The Student News Site of Sonoma State University

Sonoma State Star

The Student News Site of Sonoma State University

Sonoma State Star

The Student News Site of Sonoma State University

Sonoma State Star

    Misuse of fees sparks faculty and student protests

    After learning that their student fees were used to pay $250,000 of the $600,000 retaliation settlement to former provost Lisa Vollendorf, who relayed sexual harassment complaints about President Judy Sakaki’s husband, the campus community flew into action last week with angry campus protests. 

    Sonoma State University sent out an email to the campus community on April, 25 announcing that $250,000 of SSU funds would be used to pay the insurance deductible for former provost Lisa Vollendorf’s $600,000 retaliation settlement.

    “Sonoma State University’s contribution (insurance premiums) to CSURMA and its deductibles are, in fact, funded through revenue sources that include student tuition and fees, and enterprise activities such as parking, student housing fees, professional and continuing education, and retail functions,” read the email. 

    Many students are angry that their tuition money is helping pay for the settlement. All over campus, students and staff alike are protesting. Chalk and signs written in Seawolf Plaza read, “enough with the cover-ups… Judy Sakaki out with you,” and, “our money is not hush-money.” 

    Last week campus members gathered in the Seawolf plaza and spoke their minds on the matter. The event was organized by M.E.Ch.A. and B.S.U. with the intent to give SSU members a platform to express their opinions and feelings.

    Third-year Biochemistry student, Trinity-Paris Foster was one of the students in attendance who delivered a speech.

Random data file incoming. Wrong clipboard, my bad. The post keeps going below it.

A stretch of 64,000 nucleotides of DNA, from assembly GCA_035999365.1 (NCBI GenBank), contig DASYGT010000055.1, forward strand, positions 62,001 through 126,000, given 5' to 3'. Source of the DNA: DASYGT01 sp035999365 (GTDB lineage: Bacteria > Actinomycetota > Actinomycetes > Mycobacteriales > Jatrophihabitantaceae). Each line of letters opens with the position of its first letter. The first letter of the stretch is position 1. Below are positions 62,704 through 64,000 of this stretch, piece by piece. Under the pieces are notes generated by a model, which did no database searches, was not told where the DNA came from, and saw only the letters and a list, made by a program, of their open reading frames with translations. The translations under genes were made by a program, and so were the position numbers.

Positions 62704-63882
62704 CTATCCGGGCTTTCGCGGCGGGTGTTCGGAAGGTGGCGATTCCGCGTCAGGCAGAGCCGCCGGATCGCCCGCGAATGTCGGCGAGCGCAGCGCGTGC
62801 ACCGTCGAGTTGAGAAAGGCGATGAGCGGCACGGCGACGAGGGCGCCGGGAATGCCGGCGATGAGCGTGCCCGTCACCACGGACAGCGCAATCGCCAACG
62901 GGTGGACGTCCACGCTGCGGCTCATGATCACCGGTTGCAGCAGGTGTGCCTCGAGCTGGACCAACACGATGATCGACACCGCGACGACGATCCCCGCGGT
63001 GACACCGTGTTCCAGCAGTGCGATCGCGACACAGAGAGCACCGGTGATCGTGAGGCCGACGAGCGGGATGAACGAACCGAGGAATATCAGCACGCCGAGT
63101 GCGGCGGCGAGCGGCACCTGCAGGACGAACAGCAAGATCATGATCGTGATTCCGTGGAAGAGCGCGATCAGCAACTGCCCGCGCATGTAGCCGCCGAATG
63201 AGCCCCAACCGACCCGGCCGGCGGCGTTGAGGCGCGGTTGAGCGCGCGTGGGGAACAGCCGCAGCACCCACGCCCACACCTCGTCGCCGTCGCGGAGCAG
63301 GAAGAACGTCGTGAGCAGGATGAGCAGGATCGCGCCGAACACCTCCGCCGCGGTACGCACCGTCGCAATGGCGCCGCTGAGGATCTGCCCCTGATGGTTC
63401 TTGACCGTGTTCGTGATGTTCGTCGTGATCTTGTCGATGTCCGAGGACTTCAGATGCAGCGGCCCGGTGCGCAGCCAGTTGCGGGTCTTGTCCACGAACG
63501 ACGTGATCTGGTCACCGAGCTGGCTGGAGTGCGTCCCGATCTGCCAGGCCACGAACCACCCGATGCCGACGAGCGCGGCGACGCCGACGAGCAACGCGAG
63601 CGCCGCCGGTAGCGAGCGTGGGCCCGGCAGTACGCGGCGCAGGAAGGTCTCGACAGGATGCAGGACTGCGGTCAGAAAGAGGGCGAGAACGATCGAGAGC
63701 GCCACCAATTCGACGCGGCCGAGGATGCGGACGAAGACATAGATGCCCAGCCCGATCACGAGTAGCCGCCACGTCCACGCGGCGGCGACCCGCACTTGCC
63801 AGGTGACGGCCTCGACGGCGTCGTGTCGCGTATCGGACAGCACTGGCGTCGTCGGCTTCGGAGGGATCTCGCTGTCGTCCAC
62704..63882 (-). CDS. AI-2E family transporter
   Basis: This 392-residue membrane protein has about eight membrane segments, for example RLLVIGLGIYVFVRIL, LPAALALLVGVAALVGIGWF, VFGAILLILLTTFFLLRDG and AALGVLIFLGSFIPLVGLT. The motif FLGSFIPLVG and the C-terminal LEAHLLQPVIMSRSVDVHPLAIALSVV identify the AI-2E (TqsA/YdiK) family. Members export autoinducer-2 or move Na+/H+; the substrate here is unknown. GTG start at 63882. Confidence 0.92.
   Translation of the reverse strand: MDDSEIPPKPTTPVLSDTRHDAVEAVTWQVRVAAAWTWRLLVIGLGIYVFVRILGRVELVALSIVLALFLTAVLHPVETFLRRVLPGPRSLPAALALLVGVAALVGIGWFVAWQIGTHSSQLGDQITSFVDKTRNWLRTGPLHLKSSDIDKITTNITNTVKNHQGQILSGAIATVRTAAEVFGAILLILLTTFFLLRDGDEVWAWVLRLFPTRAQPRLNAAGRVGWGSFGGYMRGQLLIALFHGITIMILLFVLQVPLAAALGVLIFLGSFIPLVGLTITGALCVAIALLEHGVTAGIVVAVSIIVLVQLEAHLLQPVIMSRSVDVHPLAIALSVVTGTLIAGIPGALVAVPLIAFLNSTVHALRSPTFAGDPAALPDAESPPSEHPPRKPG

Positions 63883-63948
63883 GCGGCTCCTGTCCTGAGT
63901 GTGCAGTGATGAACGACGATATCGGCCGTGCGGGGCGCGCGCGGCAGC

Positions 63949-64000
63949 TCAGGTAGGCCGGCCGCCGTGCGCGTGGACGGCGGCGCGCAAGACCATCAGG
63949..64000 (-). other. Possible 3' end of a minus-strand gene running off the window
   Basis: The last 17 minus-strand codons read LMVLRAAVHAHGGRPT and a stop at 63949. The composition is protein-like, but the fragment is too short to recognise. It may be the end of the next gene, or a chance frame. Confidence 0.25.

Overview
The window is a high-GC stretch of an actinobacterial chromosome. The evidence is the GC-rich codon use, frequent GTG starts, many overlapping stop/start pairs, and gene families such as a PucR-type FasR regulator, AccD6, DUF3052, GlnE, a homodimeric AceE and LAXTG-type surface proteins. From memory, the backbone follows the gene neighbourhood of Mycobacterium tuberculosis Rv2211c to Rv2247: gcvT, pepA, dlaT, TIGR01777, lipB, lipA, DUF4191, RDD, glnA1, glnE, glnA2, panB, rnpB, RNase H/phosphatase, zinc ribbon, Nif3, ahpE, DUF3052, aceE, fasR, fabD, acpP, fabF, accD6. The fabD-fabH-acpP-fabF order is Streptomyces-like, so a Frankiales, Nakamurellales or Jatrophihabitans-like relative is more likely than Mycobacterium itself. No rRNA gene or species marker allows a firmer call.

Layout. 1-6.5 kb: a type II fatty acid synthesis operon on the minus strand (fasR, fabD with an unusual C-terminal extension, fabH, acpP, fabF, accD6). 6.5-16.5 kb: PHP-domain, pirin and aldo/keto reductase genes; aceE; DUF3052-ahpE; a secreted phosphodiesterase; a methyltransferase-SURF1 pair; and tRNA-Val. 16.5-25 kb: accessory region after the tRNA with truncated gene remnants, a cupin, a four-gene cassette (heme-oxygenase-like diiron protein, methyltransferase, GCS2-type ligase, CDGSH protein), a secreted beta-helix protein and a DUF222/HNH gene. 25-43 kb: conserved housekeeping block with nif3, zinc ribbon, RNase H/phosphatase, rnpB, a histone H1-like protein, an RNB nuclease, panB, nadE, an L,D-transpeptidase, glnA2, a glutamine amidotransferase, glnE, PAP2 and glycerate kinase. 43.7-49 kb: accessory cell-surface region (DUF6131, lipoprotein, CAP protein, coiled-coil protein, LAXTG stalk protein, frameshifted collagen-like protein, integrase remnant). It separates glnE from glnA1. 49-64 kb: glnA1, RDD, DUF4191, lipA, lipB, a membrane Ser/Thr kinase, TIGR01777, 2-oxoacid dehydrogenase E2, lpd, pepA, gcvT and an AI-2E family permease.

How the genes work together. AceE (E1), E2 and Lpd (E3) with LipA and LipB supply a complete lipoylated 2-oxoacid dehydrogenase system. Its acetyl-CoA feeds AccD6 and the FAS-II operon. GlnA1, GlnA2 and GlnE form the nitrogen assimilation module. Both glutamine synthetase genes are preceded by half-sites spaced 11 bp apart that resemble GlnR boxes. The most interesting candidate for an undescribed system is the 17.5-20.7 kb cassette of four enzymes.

Foster expressed her feelings on the recent news, “I’m not going to sit here and feel numb, not wanting to be here because of sexual harassment, discrimination, the process of it being handled, and being pushed to the side like you have an agenda. We are put on a schedule for a year-long process of this pain. Enough is enough SSU.”

    Foster continued, “What are you doing to hold yourself accountable? Taking our money? No, I want all of that back. Every student deserves to get whatever they took out back Because we had nothing to do with the case. As a student body, it shouldn’t impact us this way. It shouldn’t have to impact us this way, we deserve so much more.”

    Many students gathered in the Plaza to show support for their fellow students and listen to what others had to say. 

    Anisya Lustig, a Political Science and GEP SSU student attended Foster’s speech. Prior to the event, she said, “I am pissed because I don’t like the fact that our own money is being used to pay for a settlement that first of all we had nothing to do with but also something that impacts our own faculty and us.”

    Lustig continued, “I think that our entire Title IX system, personally, is BS. It doesn’t really help survivors, it doesn’t help faculty that have faced instances of sexual harassment, and so the fact that the school is trying to cover it up is just a diss to everyone who has survived something in this realm and a diss to anyone that will experience something like this because it does happen on college campuses way more than it should.”